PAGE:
Juliet slammed the door, as she walked out.
It wasn’t fair. Why couldn’t she do like other girls? Why were her parents so narrow-minded? She understood curfew; somehow. She hadn’t even fought about it. She was 16 years old and she knew that being outside past a certain time wasn’t safe. She got that. But throwing all her make-up in the garbage? She’d saved all her allowance for 3 months to be able to afford her own.
Juliet kicked one of the stones on the path.
Why was her mother such a bigot? It wasn’t as if she was reading porn or something. Not like her brother who hid Playboy magazines under his bed. He didn’t get in trouble. But she did. Because she had to read The Scarlet Letter for school. Her mother had actually burnt the book. She burnt it! And now she would have to buy it again and let one of her friends keep it for her, or leave it in her locker. Kind of useless when one had to read the book and prepare essays and stuff.
Juliet plopped herself on the beach.
That was when she saw it; a bottle drowning in the whirlwind that the waves created around it. She felt oddly like it for a moment: she had to let the tide bring her this way or that. Sometimes she ended up on the shores, sometimes far away at sea. She felt like she didn’t belong anywhere: her parents’ beliefs made it difficult for her to fit in at school, but she didn’t feel like she fit in at home either.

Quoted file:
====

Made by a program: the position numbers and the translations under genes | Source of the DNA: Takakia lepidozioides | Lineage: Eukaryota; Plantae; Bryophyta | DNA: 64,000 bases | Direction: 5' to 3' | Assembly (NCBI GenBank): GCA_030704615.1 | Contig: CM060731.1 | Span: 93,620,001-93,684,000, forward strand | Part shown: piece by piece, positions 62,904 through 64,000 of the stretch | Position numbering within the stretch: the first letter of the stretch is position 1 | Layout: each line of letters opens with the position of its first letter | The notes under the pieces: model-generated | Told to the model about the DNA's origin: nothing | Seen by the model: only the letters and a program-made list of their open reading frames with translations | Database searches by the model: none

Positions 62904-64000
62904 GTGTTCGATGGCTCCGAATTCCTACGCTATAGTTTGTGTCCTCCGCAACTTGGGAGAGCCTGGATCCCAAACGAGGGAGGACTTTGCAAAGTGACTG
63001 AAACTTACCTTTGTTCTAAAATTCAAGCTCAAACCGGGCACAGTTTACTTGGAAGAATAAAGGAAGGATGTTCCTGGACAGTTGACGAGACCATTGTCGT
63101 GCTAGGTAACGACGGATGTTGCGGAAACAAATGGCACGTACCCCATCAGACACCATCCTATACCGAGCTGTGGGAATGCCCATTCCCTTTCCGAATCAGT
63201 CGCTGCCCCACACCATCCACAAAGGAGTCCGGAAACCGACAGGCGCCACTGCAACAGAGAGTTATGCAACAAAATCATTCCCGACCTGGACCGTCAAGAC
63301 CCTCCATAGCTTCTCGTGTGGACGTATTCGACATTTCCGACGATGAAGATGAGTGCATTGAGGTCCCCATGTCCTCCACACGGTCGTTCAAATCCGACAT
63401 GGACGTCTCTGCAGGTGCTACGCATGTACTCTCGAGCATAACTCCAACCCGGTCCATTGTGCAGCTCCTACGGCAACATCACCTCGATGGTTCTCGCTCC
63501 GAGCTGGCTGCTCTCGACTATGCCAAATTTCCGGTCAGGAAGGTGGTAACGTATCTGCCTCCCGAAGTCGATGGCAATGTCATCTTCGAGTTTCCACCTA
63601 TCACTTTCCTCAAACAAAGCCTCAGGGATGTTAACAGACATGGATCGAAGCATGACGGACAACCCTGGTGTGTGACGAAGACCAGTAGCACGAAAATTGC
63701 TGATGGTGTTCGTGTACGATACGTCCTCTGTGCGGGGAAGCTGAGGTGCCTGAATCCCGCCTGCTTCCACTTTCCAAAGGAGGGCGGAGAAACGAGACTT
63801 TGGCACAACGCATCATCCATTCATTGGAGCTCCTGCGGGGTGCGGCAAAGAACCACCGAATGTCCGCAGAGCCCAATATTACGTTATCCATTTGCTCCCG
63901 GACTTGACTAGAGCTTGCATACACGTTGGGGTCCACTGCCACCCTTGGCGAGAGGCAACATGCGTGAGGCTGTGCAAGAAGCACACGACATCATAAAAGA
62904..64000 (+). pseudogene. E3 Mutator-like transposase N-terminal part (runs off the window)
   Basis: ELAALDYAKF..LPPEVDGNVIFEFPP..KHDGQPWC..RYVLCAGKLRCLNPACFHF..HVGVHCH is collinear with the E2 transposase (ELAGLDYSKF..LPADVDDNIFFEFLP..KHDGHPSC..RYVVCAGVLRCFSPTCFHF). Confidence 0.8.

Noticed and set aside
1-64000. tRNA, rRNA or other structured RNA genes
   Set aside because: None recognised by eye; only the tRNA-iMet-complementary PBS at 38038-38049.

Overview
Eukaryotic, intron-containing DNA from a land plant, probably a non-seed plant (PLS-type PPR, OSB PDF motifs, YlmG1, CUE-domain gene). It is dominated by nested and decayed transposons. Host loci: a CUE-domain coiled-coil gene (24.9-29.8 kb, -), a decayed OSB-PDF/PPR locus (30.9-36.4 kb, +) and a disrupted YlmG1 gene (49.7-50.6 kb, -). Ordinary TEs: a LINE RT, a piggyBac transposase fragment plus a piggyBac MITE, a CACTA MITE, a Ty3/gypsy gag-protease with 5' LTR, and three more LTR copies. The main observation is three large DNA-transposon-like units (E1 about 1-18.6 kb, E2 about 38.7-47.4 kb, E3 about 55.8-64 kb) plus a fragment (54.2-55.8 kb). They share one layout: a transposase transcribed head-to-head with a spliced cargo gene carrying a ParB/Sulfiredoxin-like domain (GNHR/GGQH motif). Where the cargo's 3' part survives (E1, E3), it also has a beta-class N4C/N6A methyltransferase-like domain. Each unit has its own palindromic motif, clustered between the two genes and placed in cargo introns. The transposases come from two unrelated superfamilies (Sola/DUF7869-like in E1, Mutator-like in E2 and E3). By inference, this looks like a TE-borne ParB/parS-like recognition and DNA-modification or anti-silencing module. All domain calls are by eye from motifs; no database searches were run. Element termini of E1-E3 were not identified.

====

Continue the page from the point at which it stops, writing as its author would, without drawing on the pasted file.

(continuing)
Juliet grabbed the bottle.
Who knew? Maybe there was a message in there. A message from someone who, like her, felt like sending a SOS. Maybe she would feel better. Maybe someone was feeling worse than her. That was a bit mean right? Petty? But it wasn’t as if anyone but Juliet would know that she’d hoped someone was in more trouble than she.
Juliet wrenched the cork free.
And screamed, as smoke surrounded her. Not smoke: fumes. She coughed; it smelled like liquor. It was thick and heavy. And there was something, no someone coming out of the bottle. A giant man leaned on her; shit he was heavy. But he seemed… almost made of smoke. What the hell!?
“Your wish is my command.”
The man slurred, blowing some pretty heavily alcoholic breath in her face. He was a genie?
Juliet brought her sleeve to her nose.
Of course. That was her luck: she just found a wasted genie. Not a decent, normal one. If such a thing existed. Right. No! She had to find the lamest, most pathetic genies of them all. But she did have wishes… Like having better parents. Well like…
“Ok, so I wish my parents were like… more open-minded.”
“Open-m…?” the genie slurred.
“You know, that they have an open mind.”
“Shure. Yeah. I do that. Parents with open mind.”
Juliet ran home, the bottle in her hand.
Who cared if the genie couldn’t really follow? He slugged behind her. She arrived by the house only to hear her sister and brother scream at the top of their lungs. They both ran out of the house, like the Devil was in there or something.
“What’s going on?”
“Mom, she’s… Oh my God it’s horrible!”
Juliet entered and screamed.
In front of her stood her mother. And where her forehead was supposed to be, there was… like a window. Yes, it was like a window that opened on her brain. And every thought seemed to be visible. Like now, she was thinking of making an apple pie for dinner. An open mind? Stupid fucking genie!
How the hell was she supposed to fix that?
In response to Mindlovemisery’s Menagerie Tale Weaver prompt #84